|Delphinium||¾ to fully open||Scrape stems, break off top buds|
|Gladiolus||As second floret opens||Scrape stems|
|Iris||As first bud opens||Leave foliage, scrape stems|
|Lilac||½ to fully open||Scrape and crush stems; Put wilted branches in very hot water for 1 hour|
|Lily||As first bud opens||Cut no more than 1/3 of stem|
|Marigold||Fully open||Scrape stems|
|Peony||Bud in color or fully||Scrape or split stems open|
|Poppy||Night before opening||Sear stems; a drop of wax in heart of flower keeps it open|
|Rose||As second petal unfurls; cut stem just above a 5-petal leaf||Scrape stems; cut stems again while holding under water|
|Tulip||Bud to ½ open||Cut foliage sparingly, scrape stems, stand in deep water overnight|
|Zinnia||Fully open||Sear stems in flame|
CUTTING AND CONDITIONING
Success in flower arranging depends on knowing the best ways to condition and maintain plant materials to keep them looking fresh. Conditioning is the plant’s process of taking on more water than it gives off, so as to put it into a prime state of freshness. It is all-important for creating flower arrangements that will last for more than a day. It is silly to spend all the time it takes to make a lovely arrangement only to have it begin wilting after a few hours because the material wasn’t properly conditioned.
The general rules for conditioning most flowers are the same but there are specific things to do for various blooms. One rule is certain, however: it is best to cut plant material in the evening, because sugar has been stored in the plant tissue all day. The next best time to cut is early morning, and the poorest time is in the middle of the day. This means you have to plan ahead.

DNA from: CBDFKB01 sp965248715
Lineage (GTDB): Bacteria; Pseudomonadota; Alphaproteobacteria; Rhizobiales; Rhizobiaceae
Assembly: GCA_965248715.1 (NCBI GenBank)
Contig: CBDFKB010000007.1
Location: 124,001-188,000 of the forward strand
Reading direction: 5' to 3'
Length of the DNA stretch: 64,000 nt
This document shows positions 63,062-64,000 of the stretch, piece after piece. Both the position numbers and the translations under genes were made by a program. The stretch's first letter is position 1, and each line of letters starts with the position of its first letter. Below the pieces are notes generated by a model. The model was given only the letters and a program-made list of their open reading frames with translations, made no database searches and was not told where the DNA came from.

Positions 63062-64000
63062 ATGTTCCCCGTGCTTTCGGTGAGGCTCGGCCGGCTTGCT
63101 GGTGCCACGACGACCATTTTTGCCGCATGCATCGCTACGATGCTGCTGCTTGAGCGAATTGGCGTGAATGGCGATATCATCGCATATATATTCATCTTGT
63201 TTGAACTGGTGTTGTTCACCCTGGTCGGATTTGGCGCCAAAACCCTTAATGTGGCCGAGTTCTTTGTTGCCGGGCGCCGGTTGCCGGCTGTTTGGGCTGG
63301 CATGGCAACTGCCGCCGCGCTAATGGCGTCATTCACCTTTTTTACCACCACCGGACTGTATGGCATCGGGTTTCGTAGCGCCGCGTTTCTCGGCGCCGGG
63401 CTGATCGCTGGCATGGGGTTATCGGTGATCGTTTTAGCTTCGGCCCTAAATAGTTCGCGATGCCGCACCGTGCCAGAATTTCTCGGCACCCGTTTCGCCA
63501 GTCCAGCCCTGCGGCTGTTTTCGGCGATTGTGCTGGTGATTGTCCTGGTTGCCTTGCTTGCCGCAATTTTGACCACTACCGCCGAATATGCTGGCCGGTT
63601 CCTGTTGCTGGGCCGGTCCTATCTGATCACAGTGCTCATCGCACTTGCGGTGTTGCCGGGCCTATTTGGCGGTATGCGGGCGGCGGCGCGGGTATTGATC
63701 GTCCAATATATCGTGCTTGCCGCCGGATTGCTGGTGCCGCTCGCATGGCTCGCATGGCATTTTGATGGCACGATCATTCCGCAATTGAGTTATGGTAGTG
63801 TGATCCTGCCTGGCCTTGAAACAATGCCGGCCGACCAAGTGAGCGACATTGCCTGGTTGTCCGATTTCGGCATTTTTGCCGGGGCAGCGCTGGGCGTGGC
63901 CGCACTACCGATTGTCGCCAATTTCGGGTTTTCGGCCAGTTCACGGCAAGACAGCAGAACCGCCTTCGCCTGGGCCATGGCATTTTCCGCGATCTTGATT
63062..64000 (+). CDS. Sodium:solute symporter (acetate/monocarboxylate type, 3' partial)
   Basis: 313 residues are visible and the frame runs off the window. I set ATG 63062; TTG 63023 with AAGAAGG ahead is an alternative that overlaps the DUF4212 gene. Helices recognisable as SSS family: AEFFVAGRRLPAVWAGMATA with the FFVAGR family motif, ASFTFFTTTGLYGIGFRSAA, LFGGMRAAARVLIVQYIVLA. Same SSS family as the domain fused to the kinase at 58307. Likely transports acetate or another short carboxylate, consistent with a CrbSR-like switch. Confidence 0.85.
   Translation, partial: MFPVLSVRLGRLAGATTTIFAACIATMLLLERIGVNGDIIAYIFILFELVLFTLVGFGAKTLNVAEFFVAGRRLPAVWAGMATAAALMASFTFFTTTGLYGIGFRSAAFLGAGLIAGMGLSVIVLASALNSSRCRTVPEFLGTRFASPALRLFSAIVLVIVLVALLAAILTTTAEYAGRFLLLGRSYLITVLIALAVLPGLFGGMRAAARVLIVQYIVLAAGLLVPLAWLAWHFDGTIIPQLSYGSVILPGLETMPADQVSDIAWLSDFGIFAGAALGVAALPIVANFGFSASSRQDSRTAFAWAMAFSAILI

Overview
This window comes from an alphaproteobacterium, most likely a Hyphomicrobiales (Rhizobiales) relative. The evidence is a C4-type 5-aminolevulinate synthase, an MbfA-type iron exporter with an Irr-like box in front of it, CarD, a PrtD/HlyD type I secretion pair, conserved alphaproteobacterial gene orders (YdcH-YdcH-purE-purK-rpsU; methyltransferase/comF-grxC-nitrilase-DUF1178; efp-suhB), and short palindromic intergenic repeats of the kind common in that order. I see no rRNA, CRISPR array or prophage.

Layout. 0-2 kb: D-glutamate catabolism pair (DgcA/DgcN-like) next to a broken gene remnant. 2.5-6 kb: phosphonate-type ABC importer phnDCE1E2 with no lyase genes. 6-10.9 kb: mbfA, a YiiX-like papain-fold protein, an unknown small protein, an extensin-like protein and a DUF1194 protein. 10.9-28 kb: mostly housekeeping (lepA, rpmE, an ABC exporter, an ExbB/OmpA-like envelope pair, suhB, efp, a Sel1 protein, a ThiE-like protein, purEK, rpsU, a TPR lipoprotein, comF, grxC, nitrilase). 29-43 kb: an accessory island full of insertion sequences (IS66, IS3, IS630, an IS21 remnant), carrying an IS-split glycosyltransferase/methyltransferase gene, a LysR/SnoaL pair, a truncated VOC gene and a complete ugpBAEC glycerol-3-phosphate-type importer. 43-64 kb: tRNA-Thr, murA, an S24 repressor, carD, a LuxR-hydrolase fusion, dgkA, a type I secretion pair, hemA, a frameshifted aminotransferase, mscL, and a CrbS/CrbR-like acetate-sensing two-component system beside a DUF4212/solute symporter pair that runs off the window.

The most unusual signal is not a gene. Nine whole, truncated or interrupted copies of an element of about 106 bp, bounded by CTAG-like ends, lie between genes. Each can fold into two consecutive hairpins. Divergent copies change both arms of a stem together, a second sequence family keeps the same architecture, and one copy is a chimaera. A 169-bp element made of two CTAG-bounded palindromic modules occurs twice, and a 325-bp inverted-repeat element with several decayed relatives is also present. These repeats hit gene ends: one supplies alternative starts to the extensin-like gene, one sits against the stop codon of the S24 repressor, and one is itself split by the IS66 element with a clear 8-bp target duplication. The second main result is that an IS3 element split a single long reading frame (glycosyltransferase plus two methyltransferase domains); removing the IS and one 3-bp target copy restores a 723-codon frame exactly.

Flowers should be cut with a sharp knife or a good pair of garden clippers. Cut the stem on a slant and remove all unnecessary foliage. As soon as the flower is cut, place the stem up to its neck in a bucket of warm water and place the flowers in a cool room for at least 6 hours or overnight. A darkened room will slow the development of the blooms. Any that you want to open should be placed close to an indirect light source.
Some stems need special treatment. Brittle stems (such as on chrysanthemums) should be broken to expose a greater surface for water intake. Woody stems (such as lilac) should be peeled back and split an inch or so. Milky stems (such as poppies) must be sealed with a match or other flame, or by dipping the end momentarily into boiling water. Milky stems need to be resealed each time they are cut, so they are not suitable for needlepoint holders, which pierce the stem.
Foliage plants should be cut when they are mature. Tender new growth should usually be removed. Most foliage can be immersed completely and some must be. Wilted plant material is not necessarily dead; it may be just thirsty. Re-cut the stems and place in hot water and most will revive. After conditioning, place the plant material in cool water in a cool room.
Some commercial chemical preparations added to the water in which plants are conditioned have value in that they check maturing, nourish plants, sweeten the water and help slow decay. Other tips to keep in mind are: remove the pollen from self pollinating flowers (lilies); cut the stems under water to keep air bubbles from entering (important with roses); put water in the container before you start the arrangement; and cut the stems straight across for needlepoint holders, and on an angle for deep vases.
Many books have detailed lists of different plant materials and how best to condition them for arranging. The previous chart will get you started.